Both of these struck me not only for their story, but for noticeable fine technique. Which, yeah, you’re not supposed to notice but as a writer–and I’m sure Francine Prose would agree–you do indeed notice and if you can, admire.
First up, Daniel Wallace’s The Last Time I Saw Him. First person narrator, a son reminiscing about his father.
Every now and then, between scenarios that move around in time and space (I’d have to go back and check if there is a backward or forward theme) there is a paragraph that begins with the title theme:
The last time I saw him he was in town for something, a business thing, and he had a little time before a meeting and said maybe we could meet in the hotel bar, have a drink, talk. (p. 89)
This reminds me a lot of a story I read back in a Contemporary Fiction class; I’m bringing this information with me: The father has been derelict in his relationship with his son, and there is this trying too hard that accompanies his realization. There’s still, however, the lack of knowing what to do beyond duty.
The last time I saw him was on a Christmas afternoon. My mother and I had opened our presents that morning, and cleaned up, and then she’d gone over to her boyfriend’s house. p. 92)
So our suspicions were correct. The narrator is the product of a broken home. The scenes also end with this enigmatic idea:
(…) and I went to sleep, and he left on his trip, and after that I never saw him again in my entire life. (p. 96)
Beautifully done. We’re getting the backstory served up as courses in a fine meal. And the obvious yet mysterious: Last time I saw him? Is it merely the thought that was his at the time, or something more…something like seeing his father in different ways each time, so that truly, it was the last. Excellent technique, excellent writing.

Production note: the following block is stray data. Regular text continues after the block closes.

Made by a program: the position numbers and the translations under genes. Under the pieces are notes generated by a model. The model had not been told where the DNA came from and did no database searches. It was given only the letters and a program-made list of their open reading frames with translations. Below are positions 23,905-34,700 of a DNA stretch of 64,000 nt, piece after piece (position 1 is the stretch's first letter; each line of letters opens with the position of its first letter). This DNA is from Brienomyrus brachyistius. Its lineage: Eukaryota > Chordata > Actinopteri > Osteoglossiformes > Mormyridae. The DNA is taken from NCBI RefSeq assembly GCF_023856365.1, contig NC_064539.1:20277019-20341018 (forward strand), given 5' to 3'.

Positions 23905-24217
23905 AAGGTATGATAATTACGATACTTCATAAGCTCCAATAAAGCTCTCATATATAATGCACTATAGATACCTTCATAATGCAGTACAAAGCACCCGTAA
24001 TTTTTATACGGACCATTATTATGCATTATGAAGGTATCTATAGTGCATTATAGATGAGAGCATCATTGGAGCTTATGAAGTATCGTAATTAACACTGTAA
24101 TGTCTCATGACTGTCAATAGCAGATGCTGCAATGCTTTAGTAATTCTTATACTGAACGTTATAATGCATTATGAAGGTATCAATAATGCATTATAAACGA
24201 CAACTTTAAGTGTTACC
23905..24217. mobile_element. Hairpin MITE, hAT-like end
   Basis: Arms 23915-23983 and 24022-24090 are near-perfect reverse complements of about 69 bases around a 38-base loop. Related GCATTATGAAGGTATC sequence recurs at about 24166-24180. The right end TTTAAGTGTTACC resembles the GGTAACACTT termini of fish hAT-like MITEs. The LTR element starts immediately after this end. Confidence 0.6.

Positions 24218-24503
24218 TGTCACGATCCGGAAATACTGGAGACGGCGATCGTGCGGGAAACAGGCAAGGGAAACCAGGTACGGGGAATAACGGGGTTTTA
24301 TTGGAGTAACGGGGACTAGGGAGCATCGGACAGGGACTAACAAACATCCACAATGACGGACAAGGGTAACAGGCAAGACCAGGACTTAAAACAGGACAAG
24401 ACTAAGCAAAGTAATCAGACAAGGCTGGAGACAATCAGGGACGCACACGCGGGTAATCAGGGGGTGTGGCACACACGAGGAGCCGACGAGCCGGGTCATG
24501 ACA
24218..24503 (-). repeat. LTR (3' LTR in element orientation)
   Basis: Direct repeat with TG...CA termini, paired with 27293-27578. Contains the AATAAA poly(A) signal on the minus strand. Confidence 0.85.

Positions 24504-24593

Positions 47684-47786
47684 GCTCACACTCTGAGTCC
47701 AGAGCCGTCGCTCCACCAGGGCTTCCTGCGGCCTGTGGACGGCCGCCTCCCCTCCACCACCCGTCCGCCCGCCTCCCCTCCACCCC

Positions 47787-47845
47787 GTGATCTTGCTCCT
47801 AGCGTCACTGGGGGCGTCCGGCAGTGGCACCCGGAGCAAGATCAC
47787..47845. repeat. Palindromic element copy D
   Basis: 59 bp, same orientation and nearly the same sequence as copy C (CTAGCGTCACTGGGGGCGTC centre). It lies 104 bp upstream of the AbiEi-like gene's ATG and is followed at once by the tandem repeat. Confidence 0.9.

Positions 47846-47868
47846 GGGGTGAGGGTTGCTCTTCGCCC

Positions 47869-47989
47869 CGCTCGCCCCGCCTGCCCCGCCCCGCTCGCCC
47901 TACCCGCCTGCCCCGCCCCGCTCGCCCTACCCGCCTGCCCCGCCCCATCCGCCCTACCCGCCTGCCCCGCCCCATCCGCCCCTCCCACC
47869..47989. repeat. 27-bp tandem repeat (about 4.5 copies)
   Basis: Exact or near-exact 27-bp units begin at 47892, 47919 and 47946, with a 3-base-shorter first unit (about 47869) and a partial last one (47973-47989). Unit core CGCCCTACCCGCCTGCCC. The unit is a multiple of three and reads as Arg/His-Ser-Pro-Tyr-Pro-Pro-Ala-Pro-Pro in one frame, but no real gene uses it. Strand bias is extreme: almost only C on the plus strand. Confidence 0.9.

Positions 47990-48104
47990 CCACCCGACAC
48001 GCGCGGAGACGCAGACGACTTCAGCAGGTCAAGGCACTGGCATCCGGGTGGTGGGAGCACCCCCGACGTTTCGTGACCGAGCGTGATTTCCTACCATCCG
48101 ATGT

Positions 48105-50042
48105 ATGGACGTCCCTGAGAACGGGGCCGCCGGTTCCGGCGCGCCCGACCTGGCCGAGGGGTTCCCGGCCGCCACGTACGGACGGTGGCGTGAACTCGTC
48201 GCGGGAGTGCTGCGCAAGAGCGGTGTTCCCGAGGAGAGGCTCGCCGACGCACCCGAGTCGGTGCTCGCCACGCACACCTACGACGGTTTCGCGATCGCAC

The next is a short story by Angela Pneuman called The Bell Ringer. Third person omniscient, getting into the heads of two sisters and the husband of one of them. One of the sisters is mentally disturbed, and here we see great insight into a jumbled mind trying to hold on to normalcy. Her sister’s problems are seen through art classes she is taking, and the sister’s husband is having some minor crisises of his own. All well presented in the interaction of the characters. Classic showing.
There was only one part that I would almost consider a missed opportunity to shine. In the beginning, the mentally disturbed sister goes to stay with her married sister who has a six-year old daughter. The daughter sleeps with her aunt, and notices:
Aunt Esther sleeps wearing a yellow smiley-face T-shirt and black bikini panties. One morning Amy wakes before Aunt Esther and counts eleven purple and red lines the length of her little finger, one laid above the next like a train track climbing the white skin up out of the black panties. (p. 165)
Well placed exposition; we know up to this point that Aunt Esther (who is 24) had been living down in Florida with a couple men. We can only suspect what went on, as Amy sees the scars on her aunt’s back. Unfortunately, Pneuman brings it up again too soon; without answering the question, she has everyone else in the house wondering about it along with us. I felt it was too prominently referred to in the story and that wasn’t necessary; believe me, I hadn’t forgotten about it. But the story is a good one, well defined characters and realistic imagery. Nicely done.